“…Judge Responds With Heavily-Redacted Refusal” [Tim Cushing, TechDirt]
Fresh off Twitter. The opinion in Kimble v. Marvel Entertainment, LLC is here:
I see what you did there, Justice Kagan. pic.twitter.com/sxjm3396xB
— Nicholas Bagley (@nicholas_bagley) June 22, 2015
— Mike Sacks (@MikeSacksEsq) June 22, 2015
Searches that have brought visitors to Overlawyered.com over the past week: “spanking for insurance fraud” “i feel guilty as i got a item free as cashier did not scan it in” “what good is a low flow toilet that’s not high performance?” and “having trouble with cant believe its not butter melting.”
“Well, if the judge is comparing you to the Black Knight from Monty Python and the Holy Grail, now’s probably a good time” [Kevin Underhill, Lowering the Bar, on the Montana case of Wallace v. Hayes]
…the Federal Bureau of Investigation approached Santa Claus to enlist his cooperation in a new surveillance program. FBI agents advised Santa that his extensive knowledge regarding “bad” children, and failure to disclose this information to the government, likely made him guilty of millions of counts of misprision of a felony. But, the agents added, perhaps a deal could be arranged.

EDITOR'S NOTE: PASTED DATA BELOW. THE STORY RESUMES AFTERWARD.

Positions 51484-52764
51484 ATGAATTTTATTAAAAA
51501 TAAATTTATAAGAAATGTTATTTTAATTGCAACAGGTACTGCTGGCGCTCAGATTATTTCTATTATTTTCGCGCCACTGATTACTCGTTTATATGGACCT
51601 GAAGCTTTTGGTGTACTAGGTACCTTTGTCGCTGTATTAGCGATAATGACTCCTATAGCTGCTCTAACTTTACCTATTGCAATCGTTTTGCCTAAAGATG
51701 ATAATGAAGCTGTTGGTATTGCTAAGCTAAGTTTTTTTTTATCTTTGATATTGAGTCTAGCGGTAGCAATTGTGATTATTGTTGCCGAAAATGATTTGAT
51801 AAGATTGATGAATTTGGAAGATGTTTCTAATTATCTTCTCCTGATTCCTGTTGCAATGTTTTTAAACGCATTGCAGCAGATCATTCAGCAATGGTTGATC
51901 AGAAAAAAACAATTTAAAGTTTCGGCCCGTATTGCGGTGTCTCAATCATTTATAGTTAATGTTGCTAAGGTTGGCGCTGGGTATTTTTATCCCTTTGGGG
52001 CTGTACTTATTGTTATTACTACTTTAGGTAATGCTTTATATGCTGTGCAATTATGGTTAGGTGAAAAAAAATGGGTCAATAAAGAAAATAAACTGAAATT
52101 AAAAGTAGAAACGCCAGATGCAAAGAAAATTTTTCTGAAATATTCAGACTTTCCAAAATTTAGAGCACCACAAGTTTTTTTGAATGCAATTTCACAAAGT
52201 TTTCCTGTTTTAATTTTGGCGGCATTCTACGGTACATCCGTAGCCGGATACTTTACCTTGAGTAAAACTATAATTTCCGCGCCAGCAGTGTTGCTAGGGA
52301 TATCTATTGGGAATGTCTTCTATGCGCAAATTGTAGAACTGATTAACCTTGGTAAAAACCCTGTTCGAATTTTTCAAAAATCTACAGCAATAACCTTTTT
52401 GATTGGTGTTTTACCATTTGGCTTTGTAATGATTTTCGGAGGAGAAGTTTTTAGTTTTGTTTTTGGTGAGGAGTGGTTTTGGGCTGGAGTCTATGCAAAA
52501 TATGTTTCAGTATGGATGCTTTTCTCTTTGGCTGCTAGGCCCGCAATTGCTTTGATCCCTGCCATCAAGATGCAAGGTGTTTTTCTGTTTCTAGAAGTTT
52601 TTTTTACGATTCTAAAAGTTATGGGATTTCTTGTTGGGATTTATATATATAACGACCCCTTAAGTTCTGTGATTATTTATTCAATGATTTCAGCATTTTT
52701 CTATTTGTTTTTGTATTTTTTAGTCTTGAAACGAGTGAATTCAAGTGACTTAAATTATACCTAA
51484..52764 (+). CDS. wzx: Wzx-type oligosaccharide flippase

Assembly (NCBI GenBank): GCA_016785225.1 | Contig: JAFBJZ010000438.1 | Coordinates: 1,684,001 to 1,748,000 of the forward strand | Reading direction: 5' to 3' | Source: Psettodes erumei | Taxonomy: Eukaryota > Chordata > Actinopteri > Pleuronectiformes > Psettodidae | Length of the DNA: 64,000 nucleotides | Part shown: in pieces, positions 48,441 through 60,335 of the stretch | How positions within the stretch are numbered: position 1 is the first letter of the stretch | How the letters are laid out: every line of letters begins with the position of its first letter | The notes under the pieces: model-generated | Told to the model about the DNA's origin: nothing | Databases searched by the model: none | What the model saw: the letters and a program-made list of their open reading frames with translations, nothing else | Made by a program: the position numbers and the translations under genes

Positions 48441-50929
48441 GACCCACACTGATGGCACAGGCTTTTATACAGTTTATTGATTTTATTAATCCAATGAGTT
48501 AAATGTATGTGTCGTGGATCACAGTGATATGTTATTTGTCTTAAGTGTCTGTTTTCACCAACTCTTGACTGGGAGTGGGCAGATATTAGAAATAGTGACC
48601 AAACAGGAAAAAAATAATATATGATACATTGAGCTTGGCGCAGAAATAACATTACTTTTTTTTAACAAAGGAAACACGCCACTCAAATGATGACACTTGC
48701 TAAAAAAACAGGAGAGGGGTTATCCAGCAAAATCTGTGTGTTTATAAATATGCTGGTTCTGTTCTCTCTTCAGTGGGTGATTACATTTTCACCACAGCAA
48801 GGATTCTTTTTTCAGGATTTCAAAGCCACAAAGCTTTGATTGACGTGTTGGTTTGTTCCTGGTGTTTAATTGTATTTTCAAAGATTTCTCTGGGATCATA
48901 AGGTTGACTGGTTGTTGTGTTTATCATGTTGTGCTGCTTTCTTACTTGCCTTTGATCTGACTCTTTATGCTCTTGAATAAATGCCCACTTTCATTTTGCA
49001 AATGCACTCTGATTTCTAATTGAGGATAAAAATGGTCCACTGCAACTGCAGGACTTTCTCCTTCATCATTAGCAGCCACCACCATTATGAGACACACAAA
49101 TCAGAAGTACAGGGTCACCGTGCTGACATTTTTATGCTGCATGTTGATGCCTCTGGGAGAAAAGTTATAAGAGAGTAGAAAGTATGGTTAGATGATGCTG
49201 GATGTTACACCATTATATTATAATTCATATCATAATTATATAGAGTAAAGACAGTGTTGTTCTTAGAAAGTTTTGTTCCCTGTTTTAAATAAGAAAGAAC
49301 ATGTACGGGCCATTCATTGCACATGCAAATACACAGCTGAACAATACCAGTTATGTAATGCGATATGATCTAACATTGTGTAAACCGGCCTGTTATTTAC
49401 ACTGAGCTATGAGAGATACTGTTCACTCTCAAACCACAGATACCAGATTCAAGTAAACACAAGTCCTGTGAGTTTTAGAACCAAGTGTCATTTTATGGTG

It’s especially important to act quickly if you’ve been killed. (Fugly.com; seen via George Takei, and making the rounds on the internet).
“The vellum comes from the grass-fed cows of an area farm; to give the cows more agency in the vellum-making process, I let them choose the pumice I will treat their hides with after slaughter. I also make my own ink, using the ink of squid I raise myself in a PETA-approved salt-water aquarium in my office. …Don’t be lulled into a complacent life filled with …lawsuits that don’t reflect your uniqueness.” [McSweeney’s, parody]
“The parties do not need a judge; they need a rather stern kindergarten teacher” is just one of the “by turns sarcastic, exasperated, and downright hilarious” lines in this instant-classic ruling by a Toronto judge admonishing two affluent families living next door to each other to lay down their legal feud [National Post, Lowering the Bar, ruling in Morland-Jones v. Taerk]